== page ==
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Twilight Parody in the Works

by Administrator on Sep.27, 2009, under Satire

A bite taken out of Stephanie Meyer's hit vampire series.

A bite taken out of Stephanie Meyer's hit vampire series.

It’s about time someone started lampooning the recent turn in pop fiction to vampires, wizards, and goblins. Vintage will soon publish Nightlight, a Harvard Lampoon. (Read about it here.) Not that Rowling or Meyer deserve satire, but because their work offers so much material. It’s easy to rip a bad film. Those almost rip themselves. You can’t really direct or write a riff on “Snakes on a Plane,” can you? Likewise, the original Darth Vader is much more conducive to parodic spin than the new one. Nonetheless, I’m surprised we haven’t seen more of this on screen, including a parody of the Batman films. I wonder if the lack of cinematic joking owes to Youtube, which has already sunk its teeth into the market.

And yet sadness fills my undead heart. In truth, I wanted to write the Twilight parodies. Had I not been working on this other novel…

So I’ll have to satisfy myself with a parody of the parody: a writer who desperately desires to satirize paranormal romance. But all she manages to produce are best-selling romances that readers take seriously. Fans show up to her signings, cradling her fat books, telling her how much they adore Vincent the teenage heart-throb vampire whom Belle Swanson falls for and who also turns out to be a woman pretending to be a man. “It was such a twist ending,” they’ll say as author Stephanie Mired scribbles her name. “Do you think Belle will overcome her heterosexuality?”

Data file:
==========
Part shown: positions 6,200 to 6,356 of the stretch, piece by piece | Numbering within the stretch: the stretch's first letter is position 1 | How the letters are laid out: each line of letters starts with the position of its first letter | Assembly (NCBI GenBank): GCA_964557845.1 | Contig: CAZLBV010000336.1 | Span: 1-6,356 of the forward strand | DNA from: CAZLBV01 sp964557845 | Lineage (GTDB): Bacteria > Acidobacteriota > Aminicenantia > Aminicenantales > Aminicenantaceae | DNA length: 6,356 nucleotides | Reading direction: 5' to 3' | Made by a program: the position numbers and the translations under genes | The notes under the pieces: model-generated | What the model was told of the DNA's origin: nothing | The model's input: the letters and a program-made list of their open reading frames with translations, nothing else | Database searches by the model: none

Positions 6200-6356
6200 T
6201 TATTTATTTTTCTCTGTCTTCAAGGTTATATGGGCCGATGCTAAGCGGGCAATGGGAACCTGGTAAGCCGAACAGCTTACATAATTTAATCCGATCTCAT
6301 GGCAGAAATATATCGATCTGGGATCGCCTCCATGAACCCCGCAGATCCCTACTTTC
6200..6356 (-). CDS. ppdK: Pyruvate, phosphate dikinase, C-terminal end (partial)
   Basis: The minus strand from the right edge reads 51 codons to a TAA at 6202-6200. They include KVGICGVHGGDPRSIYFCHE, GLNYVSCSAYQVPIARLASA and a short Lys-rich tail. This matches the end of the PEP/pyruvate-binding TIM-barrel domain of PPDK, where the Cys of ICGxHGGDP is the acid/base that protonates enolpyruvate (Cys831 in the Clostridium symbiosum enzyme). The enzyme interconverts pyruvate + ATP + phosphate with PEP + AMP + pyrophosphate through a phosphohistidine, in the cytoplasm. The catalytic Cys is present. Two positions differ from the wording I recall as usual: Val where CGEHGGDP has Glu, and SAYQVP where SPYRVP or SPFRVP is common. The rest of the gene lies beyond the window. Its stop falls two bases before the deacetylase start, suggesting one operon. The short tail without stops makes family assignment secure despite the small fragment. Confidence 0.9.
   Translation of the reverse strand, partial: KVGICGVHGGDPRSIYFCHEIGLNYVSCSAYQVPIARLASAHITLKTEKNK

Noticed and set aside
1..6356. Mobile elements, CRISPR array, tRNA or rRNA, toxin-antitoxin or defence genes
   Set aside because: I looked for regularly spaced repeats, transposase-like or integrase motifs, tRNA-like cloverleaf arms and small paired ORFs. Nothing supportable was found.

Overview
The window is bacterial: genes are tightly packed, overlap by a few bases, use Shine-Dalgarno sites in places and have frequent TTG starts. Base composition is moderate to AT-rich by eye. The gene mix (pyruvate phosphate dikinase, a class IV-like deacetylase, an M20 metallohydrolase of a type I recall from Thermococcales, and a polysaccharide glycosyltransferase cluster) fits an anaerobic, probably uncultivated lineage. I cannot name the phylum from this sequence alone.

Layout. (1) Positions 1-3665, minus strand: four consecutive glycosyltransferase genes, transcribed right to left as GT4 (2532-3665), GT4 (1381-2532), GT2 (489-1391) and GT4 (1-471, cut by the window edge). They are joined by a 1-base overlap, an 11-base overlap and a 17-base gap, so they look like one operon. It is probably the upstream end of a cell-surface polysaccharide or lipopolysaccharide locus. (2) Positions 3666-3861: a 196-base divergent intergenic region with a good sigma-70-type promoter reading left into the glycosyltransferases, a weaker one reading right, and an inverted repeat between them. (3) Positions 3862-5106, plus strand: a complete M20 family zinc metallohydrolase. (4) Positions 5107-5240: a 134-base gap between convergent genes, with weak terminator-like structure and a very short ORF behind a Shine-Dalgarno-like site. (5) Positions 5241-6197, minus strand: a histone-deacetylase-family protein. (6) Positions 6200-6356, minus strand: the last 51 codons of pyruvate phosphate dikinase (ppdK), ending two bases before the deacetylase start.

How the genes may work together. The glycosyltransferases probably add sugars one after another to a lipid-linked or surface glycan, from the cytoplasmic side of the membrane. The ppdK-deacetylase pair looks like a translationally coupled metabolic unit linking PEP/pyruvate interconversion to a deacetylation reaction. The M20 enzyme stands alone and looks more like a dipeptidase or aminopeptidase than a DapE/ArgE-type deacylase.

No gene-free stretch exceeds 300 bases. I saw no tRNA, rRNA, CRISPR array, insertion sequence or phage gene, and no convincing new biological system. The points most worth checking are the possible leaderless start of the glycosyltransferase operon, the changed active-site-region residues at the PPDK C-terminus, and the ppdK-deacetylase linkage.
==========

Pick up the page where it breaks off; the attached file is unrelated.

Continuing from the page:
“No,” Mired will say. “It was a satire.”

“Do you think Vincent will have a sex-change operation?”

“It was a satire,” she’ll say.

Or possible I’ll write a book about a paranormal romance heroine – like a witch or something, or a vampire – who somehow crosses over into a satire. The heroine or hero try their best to flip humorous events into real action and tragedy. For instance:

Edwardo awoke to find himself in a strange new world. Instead of confronting a hoard of evil vampires who wanted to steal away his Bellatrix, he strode into Vermont High’s cafeteria and found a table full of black-shirted geeks playing Magic, their cards spread between milk cartons and soda bottles. There he saw the most beautiful girl in the world, as beautiful as a statue of Aphrodite, chained to the largest boniest goth he’d ever seen. Bellatrix reached for Edwardo, mouthing “Help, I’m dying of boredom.” Edwardo flew through the air and landed on the table, kicking their cards to the floor. But the Geeks wouldn’t fight. They simply unchained Bellatrix and gathered their cards. “Dude, you’re so lame,” the largest goth said. Bellatrix led him to the bathroom then and tried to undo his pants. “What the cross is going on here? Edwardo gasped. “We’re not supposed to be doing it this soon in the novel.” Indeed, it was only page five. Meanwhile Bellatrix threw her shirt over the stall and said, “Don’t worry, darling. I just turned eighteen yesterday!” Edwardo sobbed on the toilet. “You mean you’re legal now? But I’m supposed to wait and gaze at you while you sleep!” Bellatrix starts working on Edwardo’s shoes. “And you’re, like, 90 something. Come to think of itkind of kinky.” Perhaps we should stop here, the author thinks, and goes to refill his coffee.

"For the last time, Bella or Belle, or whatever your name is. I do Not want to suck your blood."


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